“Look on the bright side!”
“The glass is half full, not half empty!”
“Don’t worry, be happy!”
You’ve likely been on the receiving end of one of these clichés at some point. While often well-intentioned, colloquial phrases like these can give us the wrong message about positive thinking. Maintaining an overall positive outlook on life has many physical and mental benefits, but there are some serious pitfalls to positive thinking when taken to an extreme. The term “toxic positivity” refers to an overemphasis on maintaining a happy and positive outlook, no matter the circumstances. This often includes denial or minimization of negative feelings, even in response to genuinely sad, scary and terrible situations. Let’s talk about five positive thinking traps you could fall into and how you can combat them.
- Myth: Negative emotions are bad→
Reality: Negative emotions are important and valid, as well
Toxic positivity doesn’t magically disappear the negative emotions. They may be temporarily buried or denied, but these repressed feelings tend to make their way to the surface eventually. For example, unaddressed anger can manifest in insidious ways, such as being misdirected towards an innocent source or sabotaging relationships. Ignoring or repressing negative emotions is not sustainable in the long term. While many of us were not taught how to deal with negative emotions, learning to acknowledge and accept them can be powerful (and therapy is a great place for this!). Be authentic in your full range of emotions.
- Myth: You ALWAYS need to look on the brightside→
Reality: Sometimes things are devastating or infuriating, and we can acknowledge that
Feeling like you need to find the silver lining, no matter the situation, can lead to guilt or shame for having any negative emotions. This pressure to be positive can come from external sources (insert the cliché lines from the top!) or an internal source. Work on accepting a bad situation for what it is, rather than denying or minimizing it. Not every situation has an upside and that’s OK.
- Myth: You can simply will things into existence, with minimal effort on your part→
Reality: Success requires a combination of positive thinking and action
Assuming “all will work out in the end” can be a bit of a cop-out if it leads to inaction on your part. Be aware of unrealistic expectations or underestimating your agency. For example, say you are dissatisfied at work and want to change jobs. An extreme form of positive thinking may lead you to think that a new opportunity will soon fall into your lap. As lovely as this may sound, making changes in our lives often requires planning and effort. If you are not actively applying to other positions, interviewing, etc., then a job change is unlikely. This is not to say that manifesting, or envisioning what you want, is harmful, but simply picturing what you want is usually not enough. This is where goal-setting can help. Achieving goals or making changes requires a combination of hard work and a positive attitude.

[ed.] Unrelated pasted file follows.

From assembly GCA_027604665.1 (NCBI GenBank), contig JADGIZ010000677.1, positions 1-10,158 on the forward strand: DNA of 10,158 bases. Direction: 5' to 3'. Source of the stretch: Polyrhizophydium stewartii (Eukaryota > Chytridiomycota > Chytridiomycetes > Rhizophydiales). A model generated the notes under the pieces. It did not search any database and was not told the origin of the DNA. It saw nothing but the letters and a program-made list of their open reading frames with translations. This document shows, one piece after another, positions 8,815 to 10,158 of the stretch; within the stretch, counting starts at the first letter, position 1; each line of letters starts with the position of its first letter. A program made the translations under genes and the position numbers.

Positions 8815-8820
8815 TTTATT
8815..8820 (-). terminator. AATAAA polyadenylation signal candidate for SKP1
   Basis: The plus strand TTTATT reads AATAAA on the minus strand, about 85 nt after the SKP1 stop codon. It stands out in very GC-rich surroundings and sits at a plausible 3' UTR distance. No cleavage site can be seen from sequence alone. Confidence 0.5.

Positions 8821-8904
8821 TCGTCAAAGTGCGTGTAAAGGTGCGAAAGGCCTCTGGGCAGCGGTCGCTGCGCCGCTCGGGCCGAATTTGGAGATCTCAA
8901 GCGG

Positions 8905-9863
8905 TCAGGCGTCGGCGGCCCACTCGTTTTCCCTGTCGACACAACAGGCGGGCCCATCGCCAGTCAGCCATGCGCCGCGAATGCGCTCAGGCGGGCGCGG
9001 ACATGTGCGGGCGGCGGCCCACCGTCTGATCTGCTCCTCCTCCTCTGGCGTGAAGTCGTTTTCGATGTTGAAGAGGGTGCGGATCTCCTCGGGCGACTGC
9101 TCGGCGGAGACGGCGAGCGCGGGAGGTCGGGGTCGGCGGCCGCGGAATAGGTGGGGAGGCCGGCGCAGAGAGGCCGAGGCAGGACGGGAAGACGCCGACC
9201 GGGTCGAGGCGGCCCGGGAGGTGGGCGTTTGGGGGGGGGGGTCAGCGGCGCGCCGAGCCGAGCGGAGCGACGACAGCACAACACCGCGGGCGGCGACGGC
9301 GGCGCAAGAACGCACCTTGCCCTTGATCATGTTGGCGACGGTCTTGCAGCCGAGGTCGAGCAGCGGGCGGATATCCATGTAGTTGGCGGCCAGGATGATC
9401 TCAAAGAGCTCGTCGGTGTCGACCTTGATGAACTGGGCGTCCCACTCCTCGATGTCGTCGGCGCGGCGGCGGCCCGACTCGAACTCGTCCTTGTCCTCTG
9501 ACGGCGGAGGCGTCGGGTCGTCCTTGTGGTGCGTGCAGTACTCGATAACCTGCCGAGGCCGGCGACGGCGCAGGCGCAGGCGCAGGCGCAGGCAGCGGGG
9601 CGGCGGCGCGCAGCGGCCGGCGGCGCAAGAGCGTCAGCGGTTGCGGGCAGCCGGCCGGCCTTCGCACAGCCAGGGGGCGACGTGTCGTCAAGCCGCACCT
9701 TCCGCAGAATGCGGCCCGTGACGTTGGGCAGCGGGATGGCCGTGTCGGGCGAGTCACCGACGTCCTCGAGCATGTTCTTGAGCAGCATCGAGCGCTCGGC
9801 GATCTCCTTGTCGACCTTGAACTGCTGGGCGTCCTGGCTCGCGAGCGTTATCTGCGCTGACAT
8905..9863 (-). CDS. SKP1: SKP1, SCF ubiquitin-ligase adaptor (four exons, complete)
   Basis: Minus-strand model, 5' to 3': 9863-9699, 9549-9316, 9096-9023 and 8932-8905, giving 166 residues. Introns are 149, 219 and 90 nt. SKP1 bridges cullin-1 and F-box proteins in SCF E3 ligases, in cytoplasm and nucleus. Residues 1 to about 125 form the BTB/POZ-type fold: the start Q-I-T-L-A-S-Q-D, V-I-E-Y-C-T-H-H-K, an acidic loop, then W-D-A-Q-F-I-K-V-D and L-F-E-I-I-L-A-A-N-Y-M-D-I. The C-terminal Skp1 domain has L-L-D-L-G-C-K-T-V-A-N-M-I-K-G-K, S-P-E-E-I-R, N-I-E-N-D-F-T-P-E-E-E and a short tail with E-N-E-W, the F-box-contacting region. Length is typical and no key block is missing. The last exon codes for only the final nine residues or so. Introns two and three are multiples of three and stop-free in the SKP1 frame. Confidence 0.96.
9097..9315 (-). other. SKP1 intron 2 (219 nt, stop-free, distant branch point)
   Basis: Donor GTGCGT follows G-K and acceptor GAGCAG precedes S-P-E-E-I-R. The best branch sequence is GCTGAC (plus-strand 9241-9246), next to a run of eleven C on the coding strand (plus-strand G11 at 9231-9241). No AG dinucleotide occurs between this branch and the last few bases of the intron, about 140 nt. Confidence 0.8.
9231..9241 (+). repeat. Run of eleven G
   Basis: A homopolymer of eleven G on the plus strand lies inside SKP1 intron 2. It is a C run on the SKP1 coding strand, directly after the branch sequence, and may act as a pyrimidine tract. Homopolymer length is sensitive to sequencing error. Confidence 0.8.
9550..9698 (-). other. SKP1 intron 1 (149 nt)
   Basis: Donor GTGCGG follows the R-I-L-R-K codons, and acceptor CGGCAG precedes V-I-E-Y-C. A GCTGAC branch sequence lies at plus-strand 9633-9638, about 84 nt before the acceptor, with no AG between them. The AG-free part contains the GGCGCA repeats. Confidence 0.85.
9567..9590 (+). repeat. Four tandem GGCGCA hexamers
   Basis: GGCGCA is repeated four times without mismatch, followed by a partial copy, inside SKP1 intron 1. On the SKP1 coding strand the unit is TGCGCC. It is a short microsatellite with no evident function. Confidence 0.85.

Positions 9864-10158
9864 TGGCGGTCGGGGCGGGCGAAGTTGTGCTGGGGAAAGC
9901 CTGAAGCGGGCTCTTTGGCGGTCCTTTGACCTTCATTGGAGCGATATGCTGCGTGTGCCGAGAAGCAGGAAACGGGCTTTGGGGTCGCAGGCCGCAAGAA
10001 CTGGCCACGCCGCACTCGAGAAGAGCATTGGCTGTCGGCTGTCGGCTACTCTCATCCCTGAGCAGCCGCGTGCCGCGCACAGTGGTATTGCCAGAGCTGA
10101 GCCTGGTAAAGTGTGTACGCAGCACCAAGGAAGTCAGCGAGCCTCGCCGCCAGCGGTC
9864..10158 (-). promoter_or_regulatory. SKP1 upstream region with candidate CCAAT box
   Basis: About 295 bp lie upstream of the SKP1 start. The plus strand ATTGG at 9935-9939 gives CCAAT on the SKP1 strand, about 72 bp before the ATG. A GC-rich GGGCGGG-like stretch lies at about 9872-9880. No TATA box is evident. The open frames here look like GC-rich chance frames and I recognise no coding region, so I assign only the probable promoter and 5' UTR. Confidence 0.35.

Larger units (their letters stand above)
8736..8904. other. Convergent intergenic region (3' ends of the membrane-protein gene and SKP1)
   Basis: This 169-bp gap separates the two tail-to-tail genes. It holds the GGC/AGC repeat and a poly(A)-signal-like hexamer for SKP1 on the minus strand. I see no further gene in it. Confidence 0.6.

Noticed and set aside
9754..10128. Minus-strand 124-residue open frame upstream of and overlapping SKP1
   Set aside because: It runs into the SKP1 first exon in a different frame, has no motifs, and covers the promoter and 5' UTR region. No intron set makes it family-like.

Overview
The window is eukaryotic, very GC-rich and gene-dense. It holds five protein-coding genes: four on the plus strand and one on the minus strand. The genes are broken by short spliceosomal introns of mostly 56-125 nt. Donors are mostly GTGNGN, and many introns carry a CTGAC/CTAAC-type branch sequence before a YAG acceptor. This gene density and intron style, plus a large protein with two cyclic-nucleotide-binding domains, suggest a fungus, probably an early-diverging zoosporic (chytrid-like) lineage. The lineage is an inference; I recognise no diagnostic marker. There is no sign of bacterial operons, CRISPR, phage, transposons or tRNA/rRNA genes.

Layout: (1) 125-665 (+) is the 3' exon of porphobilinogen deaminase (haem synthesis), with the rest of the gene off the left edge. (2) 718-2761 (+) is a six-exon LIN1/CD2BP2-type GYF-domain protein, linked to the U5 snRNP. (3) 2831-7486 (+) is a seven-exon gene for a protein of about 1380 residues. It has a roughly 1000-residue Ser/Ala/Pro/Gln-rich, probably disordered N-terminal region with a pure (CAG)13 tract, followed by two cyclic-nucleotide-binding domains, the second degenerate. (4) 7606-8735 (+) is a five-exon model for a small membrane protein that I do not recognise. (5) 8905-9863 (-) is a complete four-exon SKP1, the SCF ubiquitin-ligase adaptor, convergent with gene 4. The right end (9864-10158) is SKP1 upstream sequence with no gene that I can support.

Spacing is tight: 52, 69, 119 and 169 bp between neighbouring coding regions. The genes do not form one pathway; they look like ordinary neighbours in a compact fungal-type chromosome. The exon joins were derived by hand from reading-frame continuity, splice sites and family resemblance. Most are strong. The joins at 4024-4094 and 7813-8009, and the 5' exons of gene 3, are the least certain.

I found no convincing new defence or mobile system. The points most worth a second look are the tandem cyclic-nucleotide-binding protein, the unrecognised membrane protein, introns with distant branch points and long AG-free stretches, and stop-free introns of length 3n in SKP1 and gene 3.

- Myth: You can do ANYTHING if you just believe→
Reality: Aim for a healthy balance of optimism and realism to avoid excessive risk-taking
In excess, positive thinking can lead to a feeling of invincibility, or an extreme version of “I can do anything I set my mind to!” This might ignore real risks or potential repercussions. Say you have a business idea that you feel cannot fail so you pour all of your life savings into the idea. A big risk, right? While positivity and confidence are important, remember to remain realistic and acknowledge risks.
- Myth: People have complete power over their futures through positive thinking→
Reality: Be conscious of factors outside of people’s control and lead with empathy
You may believe that people can manifest their success, health and joy through the power of positive thinking. But when this thinking is taken to an extreme, you may actually end up being less compassionate and blame others for their misfortunes or struggles. You might ignore the structural barriers and inequalities people face. Remember, circumstances like poverty, illness, trauma and other challenges cannot be evaded by positive thinking. Catch yourself in such judgements and instead lean into empathy.
Positive thinking can be a wonderful tool in improving your life satisfaction! This is by no means an argument for adopting a pessimistic worldview. However, when taken to an extreme or applied in inappropriate situations, there can be some legitimate downsides. Your full range of emotions is valid and you don’t need to “think happy thoughts” 100 percent of the time. We can break beyond toxic positivity to become more authentic and compassionate with ourselves and others.